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When Asthma and H1N1 Intersect

Asthma is the most common chronic medical condition found among people hospitalized for H1N1, according to the Centers for Disease Control and Prevention.

So, if you have asthma, what do you need to know to protect yourself?

CBS News medical correspondent Dr. Jennifer Ashton said people with asthma are at such high risk for H1N1 complications because they are at high risk for respiratory complications.

But why?

Ashton said people who have asthma have lungs that are more susceptible to inflammation. If their lungs are infected with any upper respiratory infection, such as H1N1, they are then more prone to pneumonia and asthma exacerbation, which can turn into more critical health issues, Ashton said.

H1N1 Flu Information on the Web:
CBSNews.com Special Report: H1N1
Flu.gov
CDC Flu Advice
CDC Flu Questions and Answers

"People with asthma should have a treatment plan for how to control their symptoms," Ashton said.

In addition, some of the steroid drugs people take to control their asthma can suppress their immune system, Ashton said, placing them at greater risk for infection and possibly serious disease by H1N1.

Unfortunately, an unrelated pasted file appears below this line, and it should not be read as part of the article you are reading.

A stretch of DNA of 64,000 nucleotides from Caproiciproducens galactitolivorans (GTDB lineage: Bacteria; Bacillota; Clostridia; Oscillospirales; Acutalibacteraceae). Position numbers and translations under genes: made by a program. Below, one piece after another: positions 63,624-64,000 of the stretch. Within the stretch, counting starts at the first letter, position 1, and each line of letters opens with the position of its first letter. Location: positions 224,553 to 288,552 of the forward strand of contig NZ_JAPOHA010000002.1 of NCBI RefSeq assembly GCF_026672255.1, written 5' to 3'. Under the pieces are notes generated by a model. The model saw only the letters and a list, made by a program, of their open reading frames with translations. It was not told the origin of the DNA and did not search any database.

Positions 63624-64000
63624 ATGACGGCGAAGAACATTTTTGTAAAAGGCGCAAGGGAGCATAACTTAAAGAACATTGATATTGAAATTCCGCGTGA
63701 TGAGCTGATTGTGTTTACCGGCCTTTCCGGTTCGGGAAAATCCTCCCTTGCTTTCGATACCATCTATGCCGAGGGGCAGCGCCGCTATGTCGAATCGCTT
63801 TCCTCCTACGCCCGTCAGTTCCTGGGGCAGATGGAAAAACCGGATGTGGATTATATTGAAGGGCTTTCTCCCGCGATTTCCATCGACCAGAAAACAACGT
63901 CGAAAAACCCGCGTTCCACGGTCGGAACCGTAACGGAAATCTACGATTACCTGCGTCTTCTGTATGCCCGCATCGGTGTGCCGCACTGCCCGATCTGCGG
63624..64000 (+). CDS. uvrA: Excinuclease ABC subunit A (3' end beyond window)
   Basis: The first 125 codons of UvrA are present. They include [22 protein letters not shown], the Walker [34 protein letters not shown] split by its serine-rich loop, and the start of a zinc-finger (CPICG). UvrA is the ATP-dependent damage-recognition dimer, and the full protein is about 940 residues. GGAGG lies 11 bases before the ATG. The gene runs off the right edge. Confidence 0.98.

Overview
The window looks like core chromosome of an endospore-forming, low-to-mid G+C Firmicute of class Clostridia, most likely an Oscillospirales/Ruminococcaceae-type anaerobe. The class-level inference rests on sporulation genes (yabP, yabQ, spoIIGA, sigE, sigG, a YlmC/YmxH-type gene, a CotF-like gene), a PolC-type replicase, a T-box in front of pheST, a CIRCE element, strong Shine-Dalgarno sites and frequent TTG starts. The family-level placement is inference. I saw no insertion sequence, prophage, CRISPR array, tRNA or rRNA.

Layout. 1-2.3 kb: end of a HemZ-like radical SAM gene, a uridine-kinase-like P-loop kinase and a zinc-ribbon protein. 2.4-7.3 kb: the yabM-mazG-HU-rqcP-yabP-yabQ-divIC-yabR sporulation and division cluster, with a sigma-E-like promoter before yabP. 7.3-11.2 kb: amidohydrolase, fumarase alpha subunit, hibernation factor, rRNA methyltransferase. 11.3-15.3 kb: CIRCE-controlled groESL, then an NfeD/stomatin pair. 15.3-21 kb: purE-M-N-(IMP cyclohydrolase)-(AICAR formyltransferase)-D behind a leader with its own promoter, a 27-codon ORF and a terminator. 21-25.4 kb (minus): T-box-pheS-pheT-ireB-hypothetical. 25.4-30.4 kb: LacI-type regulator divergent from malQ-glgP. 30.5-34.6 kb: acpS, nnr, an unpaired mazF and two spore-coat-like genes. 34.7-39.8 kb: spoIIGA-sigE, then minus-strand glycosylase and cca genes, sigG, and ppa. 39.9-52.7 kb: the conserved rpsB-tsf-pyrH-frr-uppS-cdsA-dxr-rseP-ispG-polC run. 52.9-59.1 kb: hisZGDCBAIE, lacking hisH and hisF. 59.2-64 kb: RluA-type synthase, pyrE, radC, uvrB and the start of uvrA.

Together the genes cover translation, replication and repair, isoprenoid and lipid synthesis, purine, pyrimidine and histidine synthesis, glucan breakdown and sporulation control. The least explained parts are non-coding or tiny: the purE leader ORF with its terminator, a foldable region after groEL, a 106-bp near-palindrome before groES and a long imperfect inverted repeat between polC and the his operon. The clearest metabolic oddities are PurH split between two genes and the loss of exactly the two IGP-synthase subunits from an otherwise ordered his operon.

Also, antivirals prescribed by your doctor such as Tamiflu can be effective, but not Relenza because it carries a risk of breathing problems.

Ashton said it is highly recommended for people with asthma, or any other underlying condition, to get the H1N1 vaccine in shot form - not the nasal spray. With asthmatics, especially, the shot is key, Ashton said, because the nasal spray can trigger an asthma attack.

"The spray contains a live, but weakened virus, so they really have to get the inactivated form," Ashton added. "And if they think they're suffering from any kind of asthmatic exacerbation, they need to see their doctor and aggressive treatments sooner rather than later."

If you have asthma and get flu-like symptoms, Ashton said, call the doctor right away.

She said, "You don't want to put that off."

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